Sustainable Agriculture and Food Systems (SAFS)
Students completing this interdisciplinary program will graduate with the skills and knowledge needed to contribute to the sustainable development, production, harvesting, management, and utilization of terrestrial and aquatic microorganisms, plants and animals by society worldwide. The major will allow participants to explore the food chain, from farm to plate to waste and back, emphasizing sustainability, impacts on human health, and resilience from economic, environmental, and societal viewpoints. Core values of this interdisciplinary program that distinguish it from more traditional agriculture programs include an emphasis on the intrinsic value of heterogeneous scales of production (from small farms that sell directly to consumers to large scale producers), preserving local food cultures and biodiversity while understanding the way other cultures produce and use food (from local to global), using an ecosystem-based approach to agriculture (also integrating the contributions of aquaculture and fisheries), and the greening of urban landscapes. By the time of degree completion students will be uniquely poised to enter the workforce in the growing field of sustainable food systems or pursue management (through governmental and non-governmental agencies) and graduate education/research opportunities addressing the challenges of securing access to safe and affordable food for a growing population.
SAFS students will pursue a curriculum that combines depth in a specialization area chosen from three options within the program (Food Production, Nutrition and Food, and Food and Society) with breadth across the natural and social sciences, engineering, and the arts and humanities. The program entails a total of 120 credits including:
A common introductory core sequence emphasizing the interdisciplinary and systems-approach to sustainability. As part of this core sequence, students are required to take the interdisciplinary courses COM 108, AFS/AVS/PLS 132G, HSS 130, NFS 210, EEC 105, and APG 308, as well as the basic science courses BIO 101/103, BIO 102/104, and CHM 101/102 or CHM 103/105.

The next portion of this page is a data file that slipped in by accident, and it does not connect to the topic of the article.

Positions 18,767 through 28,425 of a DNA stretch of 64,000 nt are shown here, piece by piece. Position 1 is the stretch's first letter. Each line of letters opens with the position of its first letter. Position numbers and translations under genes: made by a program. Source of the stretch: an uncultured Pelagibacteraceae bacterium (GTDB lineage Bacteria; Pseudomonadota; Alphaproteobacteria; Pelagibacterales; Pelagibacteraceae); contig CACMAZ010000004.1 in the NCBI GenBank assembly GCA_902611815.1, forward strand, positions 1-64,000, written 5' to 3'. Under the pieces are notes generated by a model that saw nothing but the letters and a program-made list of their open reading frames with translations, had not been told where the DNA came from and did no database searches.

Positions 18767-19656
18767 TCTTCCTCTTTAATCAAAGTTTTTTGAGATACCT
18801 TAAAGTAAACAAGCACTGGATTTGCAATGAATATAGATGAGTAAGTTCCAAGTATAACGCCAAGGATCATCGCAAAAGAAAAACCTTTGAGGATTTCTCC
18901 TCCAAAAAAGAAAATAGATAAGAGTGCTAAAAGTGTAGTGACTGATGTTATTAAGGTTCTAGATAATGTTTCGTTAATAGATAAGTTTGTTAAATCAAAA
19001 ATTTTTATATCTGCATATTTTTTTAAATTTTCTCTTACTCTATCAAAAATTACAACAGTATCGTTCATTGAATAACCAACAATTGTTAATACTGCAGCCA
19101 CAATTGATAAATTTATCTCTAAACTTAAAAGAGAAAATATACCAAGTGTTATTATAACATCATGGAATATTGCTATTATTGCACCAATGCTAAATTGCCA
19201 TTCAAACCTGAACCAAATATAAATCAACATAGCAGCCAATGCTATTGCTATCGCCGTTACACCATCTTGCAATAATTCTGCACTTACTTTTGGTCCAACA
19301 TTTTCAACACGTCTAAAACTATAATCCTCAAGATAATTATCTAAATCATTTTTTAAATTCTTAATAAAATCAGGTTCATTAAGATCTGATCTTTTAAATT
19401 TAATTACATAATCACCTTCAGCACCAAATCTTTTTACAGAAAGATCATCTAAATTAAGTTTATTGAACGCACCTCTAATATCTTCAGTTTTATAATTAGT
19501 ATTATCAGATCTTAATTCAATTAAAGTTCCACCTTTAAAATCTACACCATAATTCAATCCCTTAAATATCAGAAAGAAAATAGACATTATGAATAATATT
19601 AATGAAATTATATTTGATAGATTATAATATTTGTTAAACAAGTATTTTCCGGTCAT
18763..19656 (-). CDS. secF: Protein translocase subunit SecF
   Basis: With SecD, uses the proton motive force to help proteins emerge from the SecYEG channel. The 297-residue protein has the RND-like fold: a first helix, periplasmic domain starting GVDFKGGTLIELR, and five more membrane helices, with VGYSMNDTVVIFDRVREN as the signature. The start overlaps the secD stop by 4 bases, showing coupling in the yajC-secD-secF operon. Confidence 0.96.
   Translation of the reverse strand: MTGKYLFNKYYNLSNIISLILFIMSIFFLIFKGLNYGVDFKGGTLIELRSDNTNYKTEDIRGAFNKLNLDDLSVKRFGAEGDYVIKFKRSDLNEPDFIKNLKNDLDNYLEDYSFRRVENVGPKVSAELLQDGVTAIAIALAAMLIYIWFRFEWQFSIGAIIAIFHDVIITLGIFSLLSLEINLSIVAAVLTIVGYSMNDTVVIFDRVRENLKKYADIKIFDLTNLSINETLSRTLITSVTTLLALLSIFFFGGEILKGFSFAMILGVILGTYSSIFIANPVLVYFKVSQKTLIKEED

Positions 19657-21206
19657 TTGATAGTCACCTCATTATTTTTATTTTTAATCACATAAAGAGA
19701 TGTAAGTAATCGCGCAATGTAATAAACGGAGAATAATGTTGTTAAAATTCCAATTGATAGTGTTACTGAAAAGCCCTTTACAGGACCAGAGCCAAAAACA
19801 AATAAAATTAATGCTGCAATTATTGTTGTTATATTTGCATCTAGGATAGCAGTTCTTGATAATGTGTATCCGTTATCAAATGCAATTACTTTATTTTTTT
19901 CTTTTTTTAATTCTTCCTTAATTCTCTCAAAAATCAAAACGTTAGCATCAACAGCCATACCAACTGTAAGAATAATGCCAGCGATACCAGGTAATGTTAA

An intermediate-level framework of courses providing depth in the area of specialization (options) while reinforcing the interdisciplinary, systems-thinking focus of the major. The options are:
Food Production Option: Students in this option will specialize in the harvesting and production of either terrestrial or aquatic plants and animals for human uses. They will understand the integrated components of fisheries and agriculture/aquaculture systems (soils, microbes, plants, animals), and the impacts of agriculture and food harvesting on the environment. Students are required to take two introductory food production courses (to choose from AFS 105G/106, AFS 132G or 132GH, AVS101/102, PLS 150, PLS 255), two agriculture management courses (to choose from AFS 201, AFS 202, AFS 321/322, AVS 104, PLS 311, and PLS 324/325), and two environment-related courses (to choose from NRS 212, AVS/PLS 275, CHE 212). They are also required to take one course from each of the two other options (Nutrition and Food, Food and Society).
Nutrition and Food Option: Students in this option will learn the basic principles of food science and nutrition. Students are required to take NFS 212, 245, 336, 337, 375, 376 and one course from each of the two other options (Food Production, Food and Society).
Food and Society Option: Students in this option will specialize in the social, political, economic, and marketing aspects of food production. Students are required to take two courses on the cultural aspects of food (to choose from APG 203, APG/SOC 329, APG/SOC 415), two courses on policy (to choose from MAF 100, APG/MAF 413, MAF 330), two courses on economics (to choose from EEC 205, 310, 350, 355), and one course from each of the two other options (Food Production, Nutrition and Food).
A robust capstone experience in which students will master the ability to address the complex challenges in the area of sustainable agriculture and food systems through experiential learning in interdisciplinary teams. Students are required to take NRS 300, AVS/NFS 504, and perform an internship or special project under the supervision of an interdisciplinary team of experts.